During the observation, 47 % of the subjects with LBBB and 32 % of those with non-specific IVCD developed novel heart failure. Both blocks carried over three-fold risk of new-onset heart failure. The risk was independent of several CV risk factors and CV diseases, and even observed in individuals free of a known coronary heart disease. LBBB was also associated with incidence of a novel structural heart disease in over 15 years of observation, even after excluding those with prevalent ischemic heart disease and heart failure.

Throughout the observation, RBBB, left anterior and posterior fascicular blocks, and incomplete left and right bundle branch blocks were not independently related to excess mortality rates or risk of novel heart failure in the general population. Their prognosis was related to the presence or absence of classical CV risk factors and diseases.

Individuals with left ventricular hypertrophy (LVH) are vulnerable to congestive heart failure. In LVH, QRS duration carries valuable prognostic information. Even minor increases of QRS duration were related to a higher risk of CV mortality and novel heart failure, and the risk of both events increased with longer QRS duration independently of prevalent ischemic heart disease. Even QRS duration within normal limits possesses a risk of new-onset heart failure in LVH as compared to those without LVH in the general population.

In conclusion, in a nationally representative population study of predominantly middle-aged subjects with a long-term follow-up, non-specific IVCD, LBBB by conventional criteria, and prolonged QRS duration in LVH carried excess risk of CV mortality and risk of new-onset heart failure. LBBB also carried a risk of novel structural heart disease. For RBBB and other blocks, the prognosis was related to the presence or absence of classical CV risk factors and existing CV diseases. These differences in prognostic implications of intraventricular blocks need to be taken into consideration in everyday clinical practice.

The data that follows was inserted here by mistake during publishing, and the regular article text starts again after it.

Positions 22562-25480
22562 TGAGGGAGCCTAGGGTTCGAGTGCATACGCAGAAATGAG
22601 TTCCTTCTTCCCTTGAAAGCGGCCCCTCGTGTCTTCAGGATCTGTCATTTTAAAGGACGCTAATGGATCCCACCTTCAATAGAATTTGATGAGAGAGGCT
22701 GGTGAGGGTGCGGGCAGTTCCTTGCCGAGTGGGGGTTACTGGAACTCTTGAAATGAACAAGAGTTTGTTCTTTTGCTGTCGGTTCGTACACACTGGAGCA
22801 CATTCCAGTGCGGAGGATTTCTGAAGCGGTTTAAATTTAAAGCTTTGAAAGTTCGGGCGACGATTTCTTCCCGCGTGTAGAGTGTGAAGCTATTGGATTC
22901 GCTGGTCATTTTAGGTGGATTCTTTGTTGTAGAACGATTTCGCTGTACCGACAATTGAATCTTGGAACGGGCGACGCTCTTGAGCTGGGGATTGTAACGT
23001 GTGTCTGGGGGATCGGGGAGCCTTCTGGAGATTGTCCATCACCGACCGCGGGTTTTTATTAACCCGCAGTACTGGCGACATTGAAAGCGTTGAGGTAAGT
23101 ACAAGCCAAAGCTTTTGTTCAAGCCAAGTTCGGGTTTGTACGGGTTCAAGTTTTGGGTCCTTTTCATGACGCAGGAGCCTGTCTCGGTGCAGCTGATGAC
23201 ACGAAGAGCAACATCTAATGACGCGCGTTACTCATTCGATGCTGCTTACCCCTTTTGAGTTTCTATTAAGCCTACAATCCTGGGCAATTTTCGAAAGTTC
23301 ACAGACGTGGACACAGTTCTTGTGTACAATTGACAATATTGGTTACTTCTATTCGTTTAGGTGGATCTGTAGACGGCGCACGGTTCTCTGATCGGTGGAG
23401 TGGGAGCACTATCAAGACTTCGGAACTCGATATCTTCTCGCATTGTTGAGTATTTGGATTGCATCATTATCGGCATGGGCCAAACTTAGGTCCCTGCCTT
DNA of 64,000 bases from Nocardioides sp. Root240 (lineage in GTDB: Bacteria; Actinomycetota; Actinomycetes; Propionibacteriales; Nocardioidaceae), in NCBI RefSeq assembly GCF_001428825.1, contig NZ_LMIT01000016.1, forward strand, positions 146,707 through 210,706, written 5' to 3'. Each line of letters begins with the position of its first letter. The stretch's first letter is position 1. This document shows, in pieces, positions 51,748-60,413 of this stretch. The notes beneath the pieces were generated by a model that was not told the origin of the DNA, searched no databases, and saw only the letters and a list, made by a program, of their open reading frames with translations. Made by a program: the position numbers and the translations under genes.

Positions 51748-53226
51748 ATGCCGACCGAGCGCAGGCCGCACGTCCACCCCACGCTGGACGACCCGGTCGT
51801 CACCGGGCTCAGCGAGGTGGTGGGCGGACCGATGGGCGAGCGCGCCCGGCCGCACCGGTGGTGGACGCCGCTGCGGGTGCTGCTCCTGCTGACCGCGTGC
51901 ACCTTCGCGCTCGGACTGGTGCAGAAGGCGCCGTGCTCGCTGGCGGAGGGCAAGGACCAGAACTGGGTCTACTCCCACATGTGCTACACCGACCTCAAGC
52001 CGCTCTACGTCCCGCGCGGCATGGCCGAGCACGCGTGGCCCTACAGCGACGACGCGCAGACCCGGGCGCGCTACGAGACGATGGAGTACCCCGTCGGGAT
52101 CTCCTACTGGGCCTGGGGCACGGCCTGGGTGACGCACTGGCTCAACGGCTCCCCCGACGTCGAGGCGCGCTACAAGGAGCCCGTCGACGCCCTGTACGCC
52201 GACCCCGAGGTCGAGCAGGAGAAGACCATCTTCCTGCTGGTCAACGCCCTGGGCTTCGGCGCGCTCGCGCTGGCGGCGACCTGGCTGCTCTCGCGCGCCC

The doctoral dissertation of M.D. Jani Rankinen in the field of cardiology titled Intraventricular Conduction Delays in the Standard 12-lead Electrocardiogram: Association with Mortality and Heart Failure will be publicly examined at the Faculty of Medicine and Health Technology of Tampere University at 12 o'clock on Friday 10 December, 2021. The venue is Arvo building auditorium F114, address: Arvo Ylpön katu 34. Professor Juha Hartikainen from University of Eastern Finland will be opponent while Professor emeritus Kjell Nikus will act as the custos.

According to the latest coronavirus policy, anyone coming to a dissertation defence from outside the university community must present their COVID-19 Certificate and their ID upon arrival. University employees must present their staff ID and students their student ID.

The event can be followed via remote connection.

The dissertation is available online at

Photo: Tiia Haukipää